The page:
In November 2016, the Journal of Biological Trace Element Research published the clinical findings from Umm Al-Qura University in Saudi Arabia, who identified the depleted trace minerals in obese women.
The study identified that the trace minerals which most obese women were deficient in. These minerals were the antioxidants, zinc and manganese. Please note, that these deficiencies would transfer over to men as well.
Since zinc and manganese are cofactors of superoxide dismutase, one of our master antioxidant proteins, it really comes as no surprise. However, it seems to be being widely ignored in the medical community as well as within our community of natural living and health.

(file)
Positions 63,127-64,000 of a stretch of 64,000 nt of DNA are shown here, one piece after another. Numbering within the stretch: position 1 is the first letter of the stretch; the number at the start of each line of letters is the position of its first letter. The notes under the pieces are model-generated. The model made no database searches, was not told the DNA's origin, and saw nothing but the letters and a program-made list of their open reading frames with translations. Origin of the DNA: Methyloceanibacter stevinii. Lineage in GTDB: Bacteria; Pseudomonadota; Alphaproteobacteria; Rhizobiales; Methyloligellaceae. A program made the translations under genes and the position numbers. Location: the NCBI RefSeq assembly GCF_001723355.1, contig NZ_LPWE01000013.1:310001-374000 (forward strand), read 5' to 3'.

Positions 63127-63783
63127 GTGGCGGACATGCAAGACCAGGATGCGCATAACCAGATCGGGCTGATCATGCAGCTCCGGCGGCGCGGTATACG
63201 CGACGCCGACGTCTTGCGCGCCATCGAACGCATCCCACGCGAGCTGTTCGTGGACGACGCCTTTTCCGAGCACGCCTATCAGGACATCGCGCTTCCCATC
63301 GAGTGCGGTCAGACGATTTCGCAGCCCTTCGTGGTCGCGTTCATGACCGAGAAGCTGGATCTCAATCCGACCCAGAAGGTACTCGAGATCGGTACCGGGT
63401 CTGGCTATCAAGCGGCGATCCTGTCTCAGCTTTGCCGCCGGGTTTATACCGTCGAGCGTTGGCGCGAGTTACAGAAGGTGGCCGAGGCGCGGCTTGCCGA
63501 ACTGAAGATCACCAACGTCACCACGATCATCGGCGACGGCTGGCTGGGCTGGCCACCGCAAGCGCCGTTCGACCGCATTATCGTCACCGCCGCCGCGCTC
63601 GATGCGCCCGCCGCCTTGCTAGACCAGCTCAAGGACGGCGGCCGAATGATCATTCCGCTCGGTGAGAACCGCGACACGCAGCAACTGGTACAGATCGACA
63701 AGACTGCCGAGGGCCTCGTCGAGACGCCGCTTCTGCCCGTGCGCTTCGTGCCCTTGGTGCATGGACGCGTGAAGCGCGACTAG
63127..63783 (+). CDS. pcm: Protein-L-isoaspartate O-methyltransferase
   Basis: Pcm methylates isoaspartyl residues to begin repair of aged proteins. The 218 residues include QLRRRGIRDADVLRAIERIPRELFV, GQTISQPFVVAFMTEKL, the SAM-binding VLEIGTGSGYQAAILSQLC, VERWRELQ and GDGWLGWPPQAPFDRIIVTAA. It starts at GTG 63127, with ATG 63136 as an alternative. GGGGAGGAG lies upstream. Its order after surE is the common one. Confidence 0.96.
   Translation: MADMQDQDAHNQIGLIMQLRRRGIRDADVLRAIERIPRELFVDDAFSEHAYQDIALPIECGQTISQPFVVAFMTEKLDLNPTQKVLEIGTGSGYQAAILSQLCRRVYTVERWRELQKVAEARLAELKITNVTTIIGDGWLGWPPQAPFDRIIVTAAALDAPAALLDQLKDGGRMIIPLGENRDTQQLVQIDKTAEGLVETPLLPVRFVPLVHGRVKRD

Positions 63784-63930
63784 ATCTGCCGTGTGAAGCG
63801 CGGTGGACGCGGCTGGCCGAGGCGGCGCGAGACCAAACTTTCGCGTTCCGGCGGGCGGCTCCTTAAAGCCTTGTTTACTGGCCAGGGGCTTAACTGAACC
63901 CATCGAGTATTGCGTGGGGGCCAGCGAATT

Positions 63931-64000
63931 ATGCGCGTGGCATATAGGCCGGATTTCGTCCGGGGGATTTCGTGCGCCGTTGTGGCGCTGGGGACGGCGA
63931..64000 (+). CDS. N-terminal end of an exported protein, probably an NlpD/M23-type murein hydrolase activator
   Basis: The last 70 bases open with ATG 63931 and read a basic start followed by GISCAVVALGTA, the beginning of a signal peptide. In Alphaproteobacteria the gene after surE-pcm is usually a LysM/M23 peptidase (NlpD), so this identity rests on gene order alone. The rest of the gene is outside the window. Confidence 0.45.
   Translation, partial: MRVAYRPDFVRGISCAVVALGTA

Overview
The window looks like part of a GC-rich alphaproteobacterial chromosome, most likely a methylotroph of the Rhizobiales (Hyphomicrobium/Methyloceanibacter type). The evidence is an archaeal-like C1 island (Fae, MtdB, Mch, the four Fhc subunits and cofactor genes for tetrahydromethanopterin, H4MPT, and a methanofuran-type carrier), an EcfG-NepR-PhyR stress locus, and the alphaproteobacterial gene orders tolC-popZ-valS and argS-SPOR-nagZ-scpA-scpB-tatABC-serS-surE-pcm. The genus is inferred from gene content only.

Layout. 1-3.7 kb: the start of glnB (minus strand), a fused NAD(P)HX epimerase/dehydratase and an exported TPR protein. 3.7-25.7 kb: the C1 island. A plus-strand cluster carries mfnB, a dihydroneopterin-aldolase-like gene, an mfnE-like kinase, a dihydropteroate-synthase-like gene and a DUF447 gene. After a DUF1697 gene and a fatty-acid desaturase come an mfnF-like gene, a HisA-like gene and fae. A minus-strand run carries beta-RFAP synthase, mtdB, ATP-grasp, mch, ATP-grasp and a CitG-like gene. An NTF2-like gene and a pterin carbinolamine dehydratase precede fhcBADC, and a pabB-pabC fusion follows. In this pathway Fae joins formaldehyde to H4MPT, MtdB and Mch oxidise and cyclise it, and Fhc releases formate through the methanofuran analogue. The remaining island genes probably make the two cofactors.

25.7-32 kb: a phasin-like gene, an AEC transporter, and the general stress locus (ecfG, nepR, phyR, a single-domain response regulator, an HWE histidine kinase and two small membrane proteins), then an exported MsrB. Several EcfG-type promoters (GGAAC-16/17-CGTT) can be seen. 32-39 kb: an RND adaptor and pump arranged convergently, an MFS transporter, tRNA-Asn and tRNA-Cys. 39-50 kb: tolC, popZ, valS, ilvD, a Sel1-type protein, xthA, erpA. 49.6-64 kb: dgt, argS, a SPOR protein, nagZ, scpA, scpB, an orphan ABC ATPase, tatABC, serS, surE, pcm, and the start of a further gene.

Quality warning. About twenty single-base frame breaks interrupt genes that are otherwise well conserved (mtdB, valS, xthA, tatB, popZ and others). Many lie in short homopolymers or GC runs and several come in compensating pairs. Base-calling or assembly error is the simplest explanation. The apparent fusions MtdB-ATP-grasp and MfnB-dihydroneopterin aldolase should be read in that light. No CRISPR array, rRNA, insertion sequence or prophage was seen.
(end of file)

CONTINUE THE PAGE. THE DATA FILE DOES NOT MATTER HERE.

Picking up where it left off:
Obesity in itself, provokes inflammation and the production of oxidants as byproducts of that inflammation. What may come as a surprise too many, is that obesity itself, leads to malnutrition due to the excess body fat requiring far more nutrients than even the morbidly obese could possibly consume.
In 2009, additional research was published in the manuscripts of the Pediatric Clinics of North America, which identified additional common deficiencies in obese people, and they include vitamin C, vitamin E, vitamin B12 and vitamin D3.
As you can see, no matter whether they are vitamins or minerals, all of the nutrients that are depleted as a result of obesity, are all antioxidants, but it doesn’t include all antioxidants, because in the first study, out of Saudi Arabia, they also identified that copper and selenium levels were elevated in the obese women.
Thus, for anybody who is living with morbid obesity for any reason, other than an autoimmune disorder, you should be supplementing with all of the antioxidants identified as being depleted by the excess weight itself, if you want to prevent disease and illness.